‘It will be quick & dirty’: Standoff with India may spark NUCLEAR ARMAGEDDON, Pakistani Kashmir chief says

2 Oct, 2019

A small-scale conflict between the two arch rivals could ignite a nuclear war that would kill hundreds of millions, the head of Pakistan’s Azad Kashmir said just days after PM Imran Khan addressed India with similar rhetoric.

“Even a limited military conflict could evolve into a nuclear war,” Masood Khan, the president of the Pakistani-controlled part of Kashmir, was quoted as saying by RIA Novosti. Although others would unlikely be involved the confrontation, the consequences would be wide-ranging, he said.

If a war breaks out between India and Pakistan, it will be quick, dirty and deadly. It will be an Armageddon, hundreds of millions will die in South Asia, and 2.5 billion people will be affected by radiation all over the world.

Khan, Pakistan’s former envoy to the UN, then struck a milder tone, saying his country is not seeking war, but he wants to predict “a realistic scenario so that international community could intervene and pile pressure on India.”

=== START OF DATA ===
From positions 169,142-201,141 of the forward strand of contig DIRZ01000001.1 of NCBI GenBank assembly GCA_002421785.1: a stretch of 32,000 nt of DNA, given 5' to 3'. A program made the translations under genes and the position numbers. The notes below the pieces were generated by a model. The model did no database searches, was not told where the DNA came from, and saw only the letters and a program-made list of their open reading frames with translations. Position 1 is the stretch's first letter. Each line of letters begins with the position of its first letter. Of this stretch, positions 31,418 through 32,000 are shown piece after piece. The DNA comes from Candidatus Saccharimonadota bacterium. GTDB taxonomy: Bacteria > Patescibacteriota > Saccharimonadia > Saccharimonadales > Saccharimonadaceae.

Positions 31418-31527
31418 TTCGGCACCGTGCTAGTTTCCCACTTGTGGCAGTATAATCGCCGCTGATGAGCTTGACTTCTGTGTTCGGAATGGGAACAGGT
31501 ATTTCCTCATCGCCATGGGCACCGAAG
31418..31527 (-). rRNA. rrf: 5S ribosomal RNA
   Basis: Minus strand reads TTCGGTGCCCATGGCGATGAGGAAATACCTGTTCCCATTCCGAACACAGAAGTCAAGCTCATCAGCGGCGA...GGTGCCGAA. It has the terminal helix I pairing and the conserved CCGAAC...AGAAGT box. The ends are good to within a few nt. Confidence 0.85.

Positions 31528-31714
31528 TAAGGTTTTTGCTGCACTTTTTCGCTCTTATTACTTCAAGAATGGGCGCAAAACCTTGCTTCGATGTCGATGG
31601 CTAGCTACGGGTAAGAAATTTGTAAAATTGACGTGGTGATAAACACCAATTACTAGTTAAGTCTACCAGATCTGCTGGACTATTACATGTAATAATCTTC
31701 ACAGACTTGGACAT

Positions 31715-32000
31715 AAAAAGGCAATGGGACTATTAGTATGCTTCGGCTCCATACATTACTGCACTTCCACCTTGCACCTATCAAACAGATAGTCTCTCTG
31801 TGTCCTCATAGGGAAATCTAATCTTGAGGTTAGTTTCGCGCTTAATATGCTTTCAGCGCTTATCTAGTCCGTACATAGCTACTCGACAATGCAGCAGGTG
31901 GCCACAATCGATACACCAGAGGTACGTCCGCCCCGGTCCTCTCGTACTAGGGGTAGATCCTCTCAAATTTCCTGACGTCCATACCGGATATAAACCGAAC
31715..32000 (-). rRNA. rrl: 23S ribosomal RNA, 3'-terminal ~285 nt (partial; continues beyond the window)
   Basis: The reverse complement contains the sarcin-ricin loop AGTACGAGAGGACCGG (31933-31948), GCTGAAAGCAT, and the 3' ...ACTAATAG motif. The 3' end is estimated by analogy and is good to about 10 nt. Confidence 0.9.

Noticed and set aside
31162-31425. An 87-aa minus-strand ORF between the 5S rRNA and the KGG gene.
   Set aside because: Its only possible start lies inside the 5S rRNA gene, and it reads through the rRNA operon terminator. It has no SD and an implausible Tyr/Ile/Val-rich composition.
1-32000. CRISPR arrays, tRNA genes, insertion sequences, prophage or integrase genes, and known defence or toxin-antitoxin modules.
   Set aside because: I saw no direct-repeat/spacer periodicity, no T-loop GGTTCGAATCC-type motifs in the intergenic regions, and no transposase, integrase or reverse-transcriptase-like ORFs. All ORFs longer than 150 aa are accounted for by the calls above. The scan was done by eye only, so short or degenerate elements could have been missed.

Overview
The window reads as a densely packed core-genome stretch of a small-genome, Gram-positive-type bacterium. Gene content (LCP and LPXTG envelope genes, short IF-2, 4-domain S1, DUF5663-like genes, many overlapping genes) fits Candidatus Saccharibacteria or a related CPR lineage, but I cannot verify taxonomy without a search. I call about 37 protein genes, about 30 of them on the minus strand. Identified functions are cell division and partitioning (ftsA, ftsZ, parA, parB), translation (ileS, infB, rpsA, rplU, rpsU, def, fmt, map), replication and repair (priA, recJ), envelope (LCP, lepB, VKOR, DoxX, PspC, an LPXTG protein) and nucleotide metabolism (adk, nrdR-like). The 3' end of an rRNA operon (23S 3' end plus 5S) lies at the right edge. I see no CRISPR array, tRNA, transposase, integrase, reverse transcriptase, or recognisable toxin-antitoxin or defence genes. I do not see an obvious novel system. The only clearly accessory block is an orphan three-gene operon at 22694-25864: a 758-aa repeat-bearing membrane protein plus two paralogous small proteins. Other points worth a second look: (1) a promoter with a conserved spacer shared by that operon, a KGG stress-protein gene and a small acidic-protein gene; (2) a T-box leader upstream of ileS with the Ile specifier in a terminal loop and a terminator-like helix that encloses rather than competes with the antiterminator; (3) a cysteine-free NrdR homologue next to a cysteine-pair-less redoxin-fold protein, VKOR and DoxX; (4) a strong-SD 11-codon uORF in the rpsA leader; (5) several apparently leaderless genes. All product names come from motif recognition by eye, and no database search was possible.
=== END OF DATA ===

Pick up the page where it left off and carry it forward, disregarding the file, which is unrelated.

Senior Pakistani officials ramped up the bellicose rhetoric after India stripped its Jammu and Kashmir state of its decades-old autonomy status, citing the need to quell insurgency and separatism in the Himalayan region.

Last week, Prime Minister Imran Khan warned that a “bloodbath” was brewing in the disputed territory, and hinted that weapons of mass destruction could be employed against India if war breaks out. The fiery remark met little praise in New Delhi, with government ministers and pundits accusing him of “warmongering” and “obsession with Kashmir.”

India’s justification of the Kashmir decision doesn’t sit well with Pakistan as it consistently blames its neighbor for the crackdown on the local Muslim population and infringing on its part of the disputed territory.

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India and Pakistan fought two wars over Kashmir in 1947 and 1965, and have engaged in an array of smaller cross-border skirmishes, most recently this February. At the time, the nuclear-armed neighbors came disturbingly close to full-scale war, but mutual diplomatic efforts and goodwill gestures helped defuse the tensions for a while.

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